In the first formula, you start with two points, whose coordinates are (x1,y1) and (x2,y2). The difference y2 − y1, which is called the rise, is how much you move up as you go from the first point to the second; if you actually move down, then this is negative. The difference x2 − x1, which is called the run, is how much you move to the right; if you actually move to the left, then this is negative. The rise and run vary depending on which points you look at, but if you divide the rise by the run, then you'll get the same result no matter which two points you choose, as long as you pick two distinct points on the same line.
This number, which is usually denoted by m, is the slope, and it describes the directions in which you can travel along the line. Lines with positive slope run up–right and down–left; lines with negative slope run down–right and up–left. Lines whose slope has a large absolute value are steep; lines whose slope has a small absolute value are shallow. Horizontal lines have a slope of exactly zero. (For vertical lines, see below.)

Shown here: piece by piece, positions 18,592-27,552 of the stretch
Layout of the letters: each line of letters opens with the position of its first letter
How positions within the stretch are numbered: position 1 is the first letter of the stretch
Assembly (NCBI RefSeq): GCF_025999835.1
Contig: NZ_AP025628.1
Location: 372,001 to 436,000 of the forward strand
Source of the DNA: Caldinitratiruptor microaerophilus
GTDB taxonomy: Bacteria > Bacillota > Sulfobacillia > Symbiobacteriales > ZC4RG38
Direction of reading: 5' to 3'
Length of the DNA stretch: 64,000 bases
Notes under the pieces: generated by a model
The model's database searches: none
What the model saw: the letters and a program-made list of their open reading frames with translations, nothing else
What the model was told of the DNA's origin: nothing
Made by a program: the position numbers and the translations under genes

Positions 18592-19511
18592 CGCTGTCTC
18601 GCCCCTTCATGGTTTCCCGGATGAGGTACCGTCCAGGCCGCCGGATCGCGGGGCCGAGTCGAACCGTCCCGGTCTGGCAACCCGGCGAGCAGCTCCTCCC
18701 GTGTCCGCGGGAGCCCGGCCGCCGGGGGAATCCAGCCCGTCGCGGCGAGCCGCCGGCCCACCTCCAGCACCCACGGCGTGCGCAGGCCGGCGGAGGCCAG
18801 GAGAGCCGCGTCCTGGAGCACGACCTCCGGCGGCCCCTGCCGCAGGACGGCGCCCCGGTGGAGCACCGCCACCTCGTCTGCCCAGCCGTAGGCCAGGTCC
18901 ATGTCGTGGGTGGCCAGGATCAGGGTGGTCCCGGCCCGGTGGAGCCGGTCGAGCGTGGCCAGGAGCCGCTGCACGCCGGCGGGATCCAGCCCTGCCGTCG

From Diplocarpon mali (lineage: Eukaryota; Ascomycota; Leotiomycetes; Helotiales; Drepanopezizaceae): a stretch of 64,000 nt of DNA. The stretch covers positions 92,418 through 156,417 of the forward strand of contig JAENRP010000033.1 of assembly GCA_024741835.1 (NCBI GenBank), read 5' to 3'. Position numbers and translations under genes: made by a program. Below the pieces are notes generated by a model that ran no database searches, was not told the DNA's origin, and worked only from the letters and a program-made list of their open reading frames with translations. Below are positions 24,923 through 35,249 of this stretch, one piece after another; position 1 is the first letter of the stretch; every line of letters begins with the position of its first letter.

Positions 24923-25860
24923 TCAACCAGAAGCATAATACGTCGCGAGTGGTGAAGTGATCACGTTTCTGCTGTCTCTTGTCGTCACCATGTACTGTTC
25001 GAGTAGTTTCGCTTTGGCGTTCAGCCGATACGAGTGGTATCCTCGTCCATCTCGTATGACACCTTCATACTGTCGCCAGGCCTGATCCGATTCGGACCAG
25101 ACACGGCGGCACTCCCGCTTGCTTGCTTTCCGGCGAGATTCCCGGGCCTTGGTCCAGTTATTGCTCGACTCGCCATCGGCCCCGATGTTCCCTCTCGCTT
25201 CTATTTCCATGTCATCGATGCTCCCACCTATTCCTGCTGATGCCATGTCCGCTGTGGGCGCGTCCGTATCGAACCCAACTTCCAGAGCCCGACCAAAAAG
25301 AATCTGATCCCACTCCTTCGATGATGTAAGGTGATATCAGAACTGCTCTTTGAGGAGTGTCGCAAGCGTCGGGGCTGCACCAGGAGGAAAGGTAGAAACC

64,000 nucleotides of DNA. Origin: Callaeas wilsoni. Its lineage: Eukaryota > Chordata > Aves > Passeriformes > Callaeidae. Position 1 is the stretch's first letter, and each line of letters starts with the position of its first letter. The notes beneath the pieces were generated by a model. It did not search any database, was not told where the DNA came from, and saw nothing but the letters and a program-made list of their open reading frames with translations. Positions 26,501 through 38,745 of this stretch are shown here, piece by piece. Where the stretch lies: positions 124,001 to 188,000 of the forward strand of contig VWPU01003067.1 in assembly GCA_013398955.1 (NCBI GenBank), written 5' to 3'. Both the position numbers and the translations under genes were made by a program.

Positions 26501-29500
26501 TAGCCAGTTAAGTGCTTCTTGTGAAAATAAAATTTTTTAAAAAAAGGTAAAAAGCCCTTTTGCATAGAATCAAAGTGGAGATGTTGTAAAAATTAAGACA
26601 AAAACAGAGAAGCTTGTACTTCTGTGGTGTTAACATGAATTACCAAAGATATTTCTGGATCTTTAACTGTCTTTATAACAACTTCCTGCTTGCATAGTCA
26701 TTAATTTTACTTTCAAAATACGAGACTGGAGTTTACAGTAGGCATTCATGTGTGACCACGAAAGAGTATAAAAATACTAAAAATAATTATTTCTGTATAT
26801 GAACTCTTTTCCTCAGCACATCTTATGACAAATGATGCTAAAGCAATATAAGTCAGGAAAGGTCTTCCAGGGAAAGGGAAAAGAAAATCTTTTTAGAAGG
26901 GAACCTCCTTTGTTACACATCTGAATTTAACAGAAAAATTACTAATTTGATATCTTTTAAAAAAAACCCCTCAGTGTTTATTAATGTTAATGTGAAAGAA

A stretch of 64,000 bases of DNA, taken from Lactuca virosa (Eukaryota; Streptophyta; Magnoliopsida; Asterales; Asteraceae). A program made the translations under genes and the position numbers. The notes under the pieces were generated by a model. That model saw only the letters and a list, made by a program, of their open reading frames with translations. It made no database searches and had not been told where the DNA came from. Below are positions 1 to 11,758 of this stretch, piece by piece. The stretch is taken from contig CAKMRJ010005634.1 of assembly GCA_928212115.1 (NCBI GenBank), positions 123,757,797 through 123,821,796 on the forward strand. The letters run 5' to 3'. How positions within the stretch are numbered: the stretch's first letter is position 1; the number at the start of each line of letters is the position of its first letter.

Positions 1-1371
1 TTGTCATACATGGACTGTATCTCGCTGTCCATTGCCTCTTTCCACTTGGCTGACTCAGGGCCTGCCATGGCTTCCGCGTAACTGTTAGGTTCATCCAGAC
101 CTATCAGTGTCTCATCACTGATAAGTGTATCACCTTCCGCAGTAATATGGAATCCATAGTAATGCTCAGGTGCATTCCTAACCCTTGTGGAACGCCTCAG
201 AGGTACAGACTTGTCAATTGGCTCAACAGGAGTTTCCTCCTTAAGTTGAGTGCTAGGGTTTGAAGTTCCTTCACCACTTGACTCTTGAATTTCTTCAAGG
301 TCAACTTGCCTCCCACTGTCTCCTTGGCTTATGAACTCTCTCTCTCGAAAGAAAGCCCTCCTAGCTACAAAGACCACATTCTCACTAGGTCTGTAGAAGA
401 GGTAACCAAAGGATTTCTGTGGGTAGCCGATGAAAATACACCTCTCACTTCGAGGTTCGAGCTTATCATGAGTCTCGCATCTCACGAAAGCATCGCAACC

The second formula tells you two things: If you know the slope m of a line and you know its y-intercept (0,b), then by putting those numbers (m and b) into the second formula, you get an equation (in x and y) for the line. Even if you don't know the y-intercept, as long as you know the slope, then you can use the coordinates of any point to get an equation for b; solve this, and now you can write down the equation for the line.
In the other direction, if you have an equation for the line, then solve it for y. By comparing this with the second formula above, you now know what the slope and y-intercept are. Once you have the slope and any point, it's easy to draw a graph.
This web page was written in 2010 by Toby Bartels, last edited on 2010 October 11. Toby reserves no legal rights to it.
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